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Records: 41 to 50 of 139
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  BRITISH ISLES 
 English Counties 

BRAUN, Georg & HOGENBERG, Frans. [16th century prospects of Windsor & Oxford]
Oxonium nobile Anglie oppidum...; Vindesorium celeberrimum Anglie castrum... Cologne, 1598, Latin text edition. Coloured. 365 x 490mm.
A classic prospects of Oxford and Windsor Castle after Hofnagle, published for the Civitates Orbis Terrarum, the first series of printed town plans. French text on verso.
[Ref: 17668]    £900.00 ($1,139 • €1,001 rates)


DRAYTON, Michael. [Map of Middlesex and Hertfordshire from Drayton's fantastical 'Poly-Olbion']
[Midle Sex; Hartford Shyre.] London, 1612. 255 x 335mm.
A very decorative map of Middlesex and Hertfordshire, ignoring political boundaries and instead focusing on natural features, with hills and rivers populated by allegorical figures. Only major towns are marked, including Hartford, St Albans, Brent, Enfield, Highgate, Hampstead and the River Colne. 'Watling Street, The first great way of England' is also marked. Michael Drayton (1563-1631), a prominent poet, is believed to have started work on his 'Poly-Olbion' in 1598. This epic topographical poem, divided into thirty songs written in alexandrine couplets, ran to nearly 15,000 lines of verse. Each song described one, two or three counties, describing their topography, traditions and histories. The First Part was published in 1612, with eighteen maps probably engraved by William Hole (who signed the frontispiece). Drayton had been a favourite of Queen Elizabeth's court, but was not so popular with James I. Perhaps to rectify this the 'Poly-Olbion' was dedicated to Henry, Prince of Wales, but Henry died in 1612, the year of publication. The work did not sell well, and it was not until 1622 that Drayton could find a publisher for the second part, which contained ten more maps. Drayton intended to compose a further part to cover Scotland, but no part of this work is known to have survived. Despite these setbacks Drayton was still prominent enough to be buried in Poets' Corner in Westminster Abbey when he died in 1631. It was only posthumously that the Poly-Olbion became a literary classic.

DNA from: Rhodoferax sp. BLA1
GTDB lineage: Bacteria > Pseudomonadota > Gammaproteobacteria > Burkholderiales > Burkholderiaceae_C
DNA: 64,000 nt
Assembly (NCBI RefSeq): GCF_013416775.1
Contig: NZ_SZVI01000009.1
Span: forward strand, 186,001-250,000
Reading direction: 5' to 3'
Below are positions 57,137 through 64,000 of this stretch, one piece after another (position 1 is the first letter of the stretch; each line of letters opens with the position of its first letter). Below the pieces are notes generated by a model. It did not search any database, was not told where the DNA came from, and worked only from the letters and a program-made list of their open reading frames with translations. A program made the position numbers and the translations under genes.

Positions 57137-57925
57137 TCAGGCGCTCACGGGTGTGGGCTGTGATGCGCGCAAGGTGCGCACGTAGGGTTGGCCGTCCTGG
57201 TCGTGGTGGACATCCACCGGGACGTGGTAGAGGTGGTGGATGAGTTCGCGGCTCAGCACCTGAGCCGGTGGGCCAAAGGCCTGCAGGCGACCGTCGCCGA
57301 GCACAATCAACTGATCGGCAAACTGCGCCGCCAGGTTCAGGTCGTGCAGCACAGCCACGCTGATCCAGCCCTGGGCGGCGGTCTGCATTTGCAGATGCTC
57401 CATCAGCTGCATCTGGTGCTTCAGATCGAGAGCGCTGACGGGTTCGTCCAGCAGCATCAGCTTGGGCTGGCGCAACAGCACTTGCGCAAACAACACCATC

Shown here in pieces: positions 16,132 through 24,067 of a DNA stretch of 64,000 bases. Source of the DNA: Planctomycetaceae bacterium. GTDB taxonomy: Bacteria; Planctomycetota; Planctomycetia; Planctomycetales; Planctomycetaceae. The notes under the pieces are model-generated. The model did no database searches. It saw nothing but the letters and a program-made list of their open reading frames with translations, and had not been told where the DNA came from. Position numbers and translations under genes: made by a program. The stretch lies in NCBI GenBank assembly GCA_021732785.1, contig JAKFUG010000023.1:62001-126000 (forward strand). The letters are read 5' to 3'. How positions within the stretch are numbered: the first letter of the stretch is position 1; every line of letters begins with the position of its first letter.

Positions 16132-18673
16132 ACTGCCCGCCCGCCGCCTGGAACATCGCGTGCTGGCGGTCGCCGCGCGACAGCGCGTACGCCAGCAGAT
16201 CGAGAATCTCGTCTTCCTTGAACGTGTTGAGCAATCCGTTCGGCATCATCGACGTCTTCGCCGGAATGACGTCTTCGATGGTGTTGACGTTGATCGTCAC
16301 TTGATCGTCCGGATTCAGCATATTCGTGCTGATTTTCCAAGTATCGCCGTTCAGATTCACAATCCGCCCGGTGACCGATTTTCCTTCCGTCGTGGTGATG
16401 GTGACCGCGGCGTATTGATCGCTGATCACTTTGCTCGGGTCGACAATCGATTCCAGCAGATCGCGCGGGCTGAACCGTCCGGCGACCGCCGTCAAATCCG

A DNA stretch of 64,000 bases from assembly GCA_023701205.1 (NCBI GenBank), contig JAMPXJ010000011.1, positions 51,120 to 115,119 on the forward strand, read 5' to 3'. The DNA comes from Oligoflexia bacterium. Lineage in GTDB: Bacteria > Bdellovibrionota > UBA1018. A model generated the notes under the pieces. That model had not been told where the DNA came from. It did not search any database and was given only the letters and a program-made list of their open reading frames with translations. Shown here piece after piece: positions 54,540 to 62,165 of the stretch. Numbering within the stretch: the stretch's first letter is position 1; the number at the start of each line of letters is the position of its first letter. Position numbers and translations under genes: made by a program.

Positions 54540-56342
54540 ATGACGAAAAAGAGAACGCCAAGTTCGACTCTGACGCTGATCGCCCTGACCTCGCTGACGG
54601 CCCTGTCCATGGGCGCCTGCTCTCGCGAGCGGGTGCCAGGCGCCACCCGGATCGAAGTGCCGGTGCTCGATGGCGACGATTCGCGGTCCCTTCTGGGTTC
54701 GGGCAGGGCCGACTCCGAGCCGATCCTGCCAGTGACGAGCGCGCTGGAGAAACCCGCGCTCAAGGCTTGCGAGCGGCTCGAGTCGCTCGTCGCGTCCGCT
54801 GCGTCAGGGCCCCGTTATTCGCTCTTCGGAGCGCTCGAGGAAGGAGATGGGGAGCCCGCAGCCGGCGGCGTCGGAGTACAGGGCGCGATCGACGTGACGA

[Ref: 14043]    £600.00 ($759 • €667 rates)


DRAYTON, Michael. [Map of Surrey and Sussex from Drayton's fantastical 'Poly-Olbion']
[Svrrey; London; Svssex.] London, 1612. 255 x 330mm.